Cleve Jones reflects on "the movement" and rallies campus activism

    Photo by Emily Jan / North by Northwestern
    Q&A with Cleve Jones
    More from the man behind the evening’s talk.

    The Living Wage Campaign couldn’t have been more effectively promoted through paid advertisement. Cleve Jones, a community organizer immortalized in Milk and most known for the creation of the AIDS Memorial Quilt, spoke Monday in an event held by Northwestern Community Development Corps and Peace Project.

    A number of other groups co-sponsored the talk at Cahn Auditorium — including the LWC.

    Jones’ lecture spanned his extensive career, describing his internship with Harvey Milk to his current project, Sleep with the Right People. Jones opened by addressing The Daily Northwestern’s recent editorial, which disagreed with the LWC’s approach.

    “Their editorial on the Living Wage Campaign is probably one of the most stupid, offensive things I’ve read in a college newspaper in a long, long time,” Jones said. “For a paper on this campus to suggest that it would be wrong to give these people a wage sufficient to live upon because they may no longer qualify for food stamps — that’s your best argument?”

    Jones utilized a versatile style in taking the audience through his experiences as a community organizer and activist. Jones was often irreverent — noting how many people responded that they had seen Milk and were expecting Emile Hirsch, who played him in the movie.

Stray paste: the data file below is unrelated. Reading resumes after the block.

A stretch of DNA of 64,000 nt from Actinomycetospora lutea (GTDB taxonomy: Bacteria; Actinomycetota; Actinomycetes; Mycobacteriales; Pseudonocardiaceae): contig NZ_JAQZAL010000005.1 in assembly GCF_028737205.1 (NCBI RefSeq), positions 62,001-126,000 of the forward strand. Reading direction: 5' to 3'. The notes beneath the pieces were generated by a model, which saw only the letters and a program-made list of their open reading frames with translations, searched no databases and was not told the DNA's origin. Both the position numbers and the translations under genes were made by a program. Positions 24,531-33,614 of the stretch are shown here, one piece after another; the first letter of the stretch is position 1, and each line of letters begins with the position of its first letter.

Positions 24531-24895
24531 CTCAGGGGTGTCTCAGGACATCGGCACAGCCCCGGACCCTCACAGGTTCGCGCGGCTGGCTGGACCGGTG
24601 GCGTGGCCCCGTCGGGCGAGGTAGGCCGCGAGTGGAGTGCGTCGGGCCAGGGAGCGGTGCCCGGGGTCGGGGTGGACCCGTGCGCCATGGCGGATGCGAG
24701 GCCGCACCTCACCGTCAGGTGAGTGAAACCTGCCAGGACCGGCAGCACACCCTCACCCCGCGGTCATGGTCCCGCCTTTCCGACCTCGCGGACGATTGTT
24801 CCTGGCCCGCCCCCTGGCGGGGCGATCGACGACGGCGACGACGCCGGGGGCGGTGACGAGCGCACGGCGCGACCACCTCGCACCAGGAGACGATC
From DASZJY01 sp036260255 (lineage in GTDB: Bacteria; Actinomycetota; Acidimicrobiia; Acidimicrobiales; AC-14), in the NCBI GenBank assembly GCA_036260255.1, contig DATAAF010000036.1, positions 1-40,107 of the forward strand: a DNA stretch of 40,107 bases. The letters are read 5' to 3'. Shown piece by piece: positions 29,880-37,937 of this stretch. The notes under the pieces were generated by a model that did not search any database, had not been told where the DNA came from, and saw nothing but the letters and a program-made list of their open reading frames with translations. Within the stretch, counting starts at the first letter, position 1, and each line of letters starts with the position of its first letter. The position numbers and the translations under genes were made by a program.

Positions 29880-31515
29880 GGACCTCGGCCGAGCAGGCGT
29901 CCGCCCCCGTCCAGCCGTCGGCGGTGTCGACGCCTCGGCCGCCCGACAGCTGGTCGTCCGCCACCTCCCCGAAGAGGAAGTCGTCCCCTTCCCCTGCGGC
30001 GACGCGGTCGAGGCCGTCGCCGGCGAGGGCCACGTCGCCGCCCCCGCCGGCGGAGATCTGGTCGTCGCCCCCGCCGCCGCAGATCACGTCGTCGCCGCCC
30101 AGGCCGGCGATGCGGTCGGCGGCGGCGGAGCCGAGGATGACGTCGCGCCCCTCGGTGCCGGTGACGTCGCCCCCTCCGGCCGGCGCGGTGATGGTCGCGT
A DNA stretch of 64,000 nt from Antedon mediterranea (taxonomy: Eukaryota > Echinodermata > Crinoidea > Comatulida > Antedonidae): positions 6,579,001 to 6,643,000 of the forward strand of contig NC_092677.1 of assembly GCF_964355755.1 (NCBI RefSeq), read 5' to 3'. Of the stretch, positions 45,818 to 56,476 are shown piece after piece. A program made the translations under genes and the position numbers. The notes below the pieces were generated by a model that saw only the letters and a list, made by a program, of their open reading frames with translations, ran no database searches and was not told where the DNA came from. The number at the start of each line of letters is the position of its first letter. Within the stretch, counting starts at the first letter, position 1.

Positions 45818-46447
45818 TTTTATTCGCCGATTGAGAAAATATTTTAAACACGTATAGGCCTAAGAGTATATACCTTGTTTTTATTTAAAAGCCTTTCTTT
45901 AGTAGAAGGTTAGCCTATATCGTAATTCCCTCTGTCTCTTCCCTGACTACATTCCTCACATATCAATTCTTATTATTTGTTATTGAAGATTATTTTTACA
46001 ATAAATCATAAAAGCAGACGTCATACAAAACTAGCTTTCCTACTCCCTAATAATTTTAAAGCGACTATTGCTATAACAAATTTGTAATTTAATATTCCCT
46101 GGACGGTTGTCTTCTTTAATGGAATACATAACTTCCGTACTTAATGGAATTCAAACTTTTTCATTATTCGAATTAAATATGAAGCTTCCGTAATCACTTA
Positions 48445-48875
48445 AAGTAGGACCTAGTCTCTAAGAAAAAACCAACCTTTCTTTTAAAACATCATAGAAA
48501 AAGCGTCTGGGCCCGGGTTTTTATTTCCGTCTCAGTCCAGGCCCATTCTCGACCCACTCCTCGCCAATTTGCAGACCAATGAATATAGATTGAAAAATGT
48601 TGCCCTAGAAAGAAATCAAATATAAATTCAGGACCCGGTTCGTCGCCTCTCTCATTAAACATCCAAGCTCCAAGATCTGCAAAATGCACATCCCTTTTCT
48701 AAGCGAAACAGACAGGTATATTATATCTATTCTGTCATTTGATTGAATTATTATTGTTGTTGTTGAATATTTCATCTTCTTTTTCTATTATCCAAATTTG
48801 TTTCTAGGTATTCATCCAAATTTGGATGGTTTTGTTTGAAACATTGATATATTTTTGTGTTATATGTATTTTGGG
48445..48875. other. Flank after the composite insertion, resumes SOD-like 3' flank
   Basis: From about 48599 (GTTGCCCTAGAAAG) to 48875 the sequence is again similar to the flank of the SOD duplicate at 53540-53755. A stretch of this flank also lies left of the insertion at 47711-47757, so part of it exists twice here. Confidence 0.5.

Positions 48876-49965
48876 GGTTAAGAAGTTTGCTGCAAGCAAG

But these moments were contrasted with anger and sadness that Jones described. With palpable indignation, he remembered a government he said was unresponsive and neglected the emerging AIDS epidemic.

    “The Republicans had a convention in Palm Beach [in 1985]; they had a bumper sticker that said, ‘AIDS is killing all the right people,’” Jones said. “We had a president at the time, who has since been elevated to sainthood in some parts of this country. His name was Reagan. He would not say the word publicly until more Americans had died of AIDS than had died in the entire Vietnam War.”

    Even more prevalent during this period of his life, Jones explained, was a pervasive sense of hopelessness. “If you could just imagine that all of you were best friends,” he said, “and then in the course of about a year and a half, everybody in this group but you died.”

    In discussing his current work, Sleep with the Right People, which creates a coalition between the UNITE HERE labor union and the LGBT rights movement, Jones stressed the importance of working for many causes under a unified purpose in the future of community organizing.

    “Really though, I don’t work for the labor movement. I work for the movement,” Jones said. “And in my heart and in my head, it is one movement. And whatever your issue is…you are part of a broader and deeper movement that has continued for centuries. You are taking your place in the ranks of ordinary men and women who throughout history have stood together and said no to war, no to racism, no to slavery and yes to community, yes to solidarity, yes to justice.”


    blog comments powered by Disqus
    Please read our Comment Policy.